Interest in vampire-hunting co-op shooter Redfall has dwindled to the extent that the game's concurrent Steam player count is now regularly dropping to single digits. At times, the number of players has been so low that there aren't even enough people to fill a single full four-player co-op team.
What's more, it looks as though Redfall has hit a single-player count at some point every day since September 22 - that's more than two weeks (via VGC). In fact, at time of writing, the game has only nine players according to SteamDB. It's worth noting, however, that, although these figures paint a grim picture, they do not account for players on Xbox Game Pass or those on Xbox Series X|S consoles.
Arkane Austin's latest offering was poorly received by fans and critics. Back in May, we called it "one of the worst games of the year", but we weren't alone in our disappointment. Even Xbox head Phil Spencer made it clear that he was disappointed by Redfall, too. Allegedly, even Redfall's developers themselves were secretly hoping that Microsoft would cancel it.
Despite all of this, Bethesda Softworks' head of publishing Pete Hines has made a commitment not to abandon Redfall, stating that "we're going to get it to be a good game [...] We are always in a process of learning, so that's not new for us. We don't like failing to meet our players' expectations.”
Fallout 76, also published by Bethesda had a similarly rocky launch before eventually stabilizing and developing its own distinctive identity and appeal. Hines was keen to draw a comparison between post-apocalyptic multiplayer RPG Fallout 76 and Redfall, acknowledging that the former's release was "not flawless" and that "Redfall is no different for us."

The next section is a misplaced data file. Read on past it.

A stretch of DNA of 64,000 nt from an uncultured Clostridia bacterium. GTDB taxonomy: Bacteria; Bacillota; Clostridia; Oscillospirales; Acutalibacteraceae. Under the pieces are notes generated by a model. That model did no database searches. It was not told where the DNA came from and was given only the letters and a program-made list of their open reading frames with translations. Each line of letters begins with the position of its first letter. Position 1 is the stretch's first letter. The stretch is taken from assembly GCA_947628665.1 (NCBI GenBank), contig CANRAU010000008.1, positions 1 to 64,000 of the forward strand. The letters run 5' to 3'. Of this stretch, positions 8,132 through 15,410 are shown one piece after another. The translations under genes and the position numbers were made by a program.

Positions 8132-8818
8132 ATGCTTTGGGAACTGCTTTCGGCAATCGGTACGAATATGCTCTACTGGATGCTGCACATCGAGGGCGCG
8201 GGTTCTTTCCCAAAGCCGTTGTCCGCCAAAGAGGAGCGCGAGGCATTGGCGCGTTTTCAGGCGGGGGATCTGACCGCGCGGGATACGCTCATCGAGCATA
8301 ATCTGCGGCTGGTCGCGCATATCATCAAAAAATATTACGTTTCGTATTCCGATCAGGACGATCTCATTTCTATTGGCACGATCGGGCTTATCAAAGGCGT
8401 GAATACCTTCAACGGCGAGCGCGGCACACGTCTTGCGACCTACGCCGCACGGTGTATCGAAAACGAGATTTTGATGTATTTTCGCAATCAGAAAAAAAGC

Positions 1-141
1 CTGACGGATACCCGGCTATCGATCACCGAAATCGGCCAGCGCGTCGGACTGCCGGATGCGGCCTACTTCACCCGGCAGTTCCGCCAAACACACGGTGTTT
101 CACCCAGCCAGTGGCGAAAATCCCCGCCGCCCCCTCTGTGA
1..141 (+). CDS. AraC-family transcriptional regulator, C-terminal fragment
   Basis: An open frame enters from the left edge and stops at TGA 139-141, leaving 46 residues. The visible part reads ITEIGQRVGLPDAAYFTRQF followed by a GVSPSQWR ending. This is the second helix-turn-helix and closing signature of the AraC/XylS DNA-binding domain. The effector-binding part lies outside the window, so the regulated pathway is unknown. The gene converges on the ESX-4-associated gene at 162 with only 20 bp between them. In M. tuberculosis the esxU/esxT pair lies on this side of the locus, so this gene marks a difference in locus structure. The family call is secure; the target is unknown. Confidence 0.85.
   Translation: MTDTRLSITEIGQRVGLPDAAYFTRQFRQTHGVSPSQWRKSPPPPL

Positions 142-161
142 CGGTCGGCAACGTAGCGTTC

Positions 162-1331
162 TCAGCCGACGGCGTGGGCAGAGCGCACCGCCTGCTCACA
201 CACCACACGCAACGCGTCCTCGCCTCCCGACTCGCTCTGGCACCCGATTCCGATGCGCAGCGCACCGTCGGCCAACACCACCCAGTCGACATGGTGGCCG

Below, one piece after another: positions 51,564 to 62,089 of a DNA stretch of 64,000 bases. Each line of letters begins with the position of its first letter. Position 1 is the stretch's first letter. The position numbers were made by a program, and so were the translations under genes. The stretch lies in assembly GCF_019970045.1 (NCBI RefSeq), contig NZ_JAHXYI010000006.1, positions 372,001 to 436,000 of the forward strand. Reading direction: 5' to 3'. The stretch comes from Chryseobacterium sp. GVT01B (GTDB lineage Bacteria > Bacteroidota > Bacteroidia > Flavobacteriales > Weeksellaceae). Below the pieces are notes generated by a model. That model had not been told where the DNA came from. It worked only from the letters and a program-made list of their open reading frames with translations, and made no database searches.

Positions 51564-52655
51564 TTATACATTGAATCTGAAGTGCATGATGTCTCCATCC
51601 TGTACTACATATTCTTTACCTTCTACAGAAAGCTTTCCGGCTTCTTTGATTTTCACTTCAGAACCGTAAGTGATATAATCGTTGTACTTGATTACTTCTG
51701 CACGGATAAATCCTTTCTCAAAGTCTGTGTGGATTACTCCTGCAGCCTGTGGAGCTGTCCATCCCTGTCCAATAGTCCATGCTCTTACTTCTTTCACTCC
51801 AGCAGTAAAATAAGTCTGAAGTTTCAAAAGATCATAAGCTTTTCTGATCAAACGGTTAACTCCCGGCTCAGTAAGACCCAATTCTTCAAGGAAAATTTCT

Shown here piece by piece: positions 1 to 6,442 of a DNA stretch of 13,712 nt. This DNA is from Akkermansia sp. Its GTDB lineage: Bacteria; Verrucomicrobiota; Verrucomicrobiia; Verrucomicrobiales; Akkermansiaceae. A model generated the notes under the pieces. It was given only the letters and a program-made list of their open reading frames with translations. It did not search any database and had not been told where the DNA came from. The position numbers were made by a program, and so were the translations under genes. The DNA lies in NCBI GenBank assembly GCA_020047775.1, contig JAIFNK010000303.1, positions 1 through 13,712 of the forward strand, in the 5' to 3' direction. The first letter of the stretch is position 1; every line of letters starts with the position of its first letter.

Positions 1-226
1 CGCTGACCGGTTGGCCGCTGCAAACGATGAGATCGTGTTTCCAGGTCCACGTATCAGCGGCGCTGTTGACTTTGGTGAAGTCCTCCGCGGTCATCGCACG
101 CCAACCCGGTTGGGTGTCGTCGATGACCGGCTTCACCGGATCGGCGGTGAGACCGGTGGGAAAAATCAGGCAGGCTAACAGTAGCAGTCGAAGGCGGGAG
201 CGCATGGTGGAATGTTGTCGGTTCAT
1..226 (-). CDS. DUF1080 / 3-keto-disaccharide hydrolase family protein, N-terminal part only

That said, though Fallout 76 was rife with issues at launch, even at its lowest the game still boasted thousands of players at any given moment while Redfall, by comparison, seems to have become a ghost town.
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Cat Bussell is a Staff Writer at TechRadar Gaming. Hailing from the crooked spires of London, Cat is an experienced writer and journalist. As seen on Wargamer.com, TheGamer.com, and Superjumpmagazine.com, Cat is here to bring you coverage from all corners of the video game world. An inveterate RPG maven and strategy game enjoyer, Cat is known for her love of rich narratives; both story-driven and emergent.
Before migrating to the green pastures of games journalism, Cat worked as a political advisor and academic. She has three degrees and has studied and worked at Cambridge University, University College London, and Queen Mary University of London. She's also been an art gallery curator, an ice cream maker, and a cocktail mixologist. This crash course in NPC lifestyles uniquely qualifies her to pick apart only the juiciest video games for your reading pleasure.
Cat cut her teeth on MMOs in the heyday of World of Warcraft before giving in to her love of JRPGs and becoming embedded in Final Fantasy XIV. When she's not doing that, you might find her running a tabletop RPG or two, perhaps even voluntarily.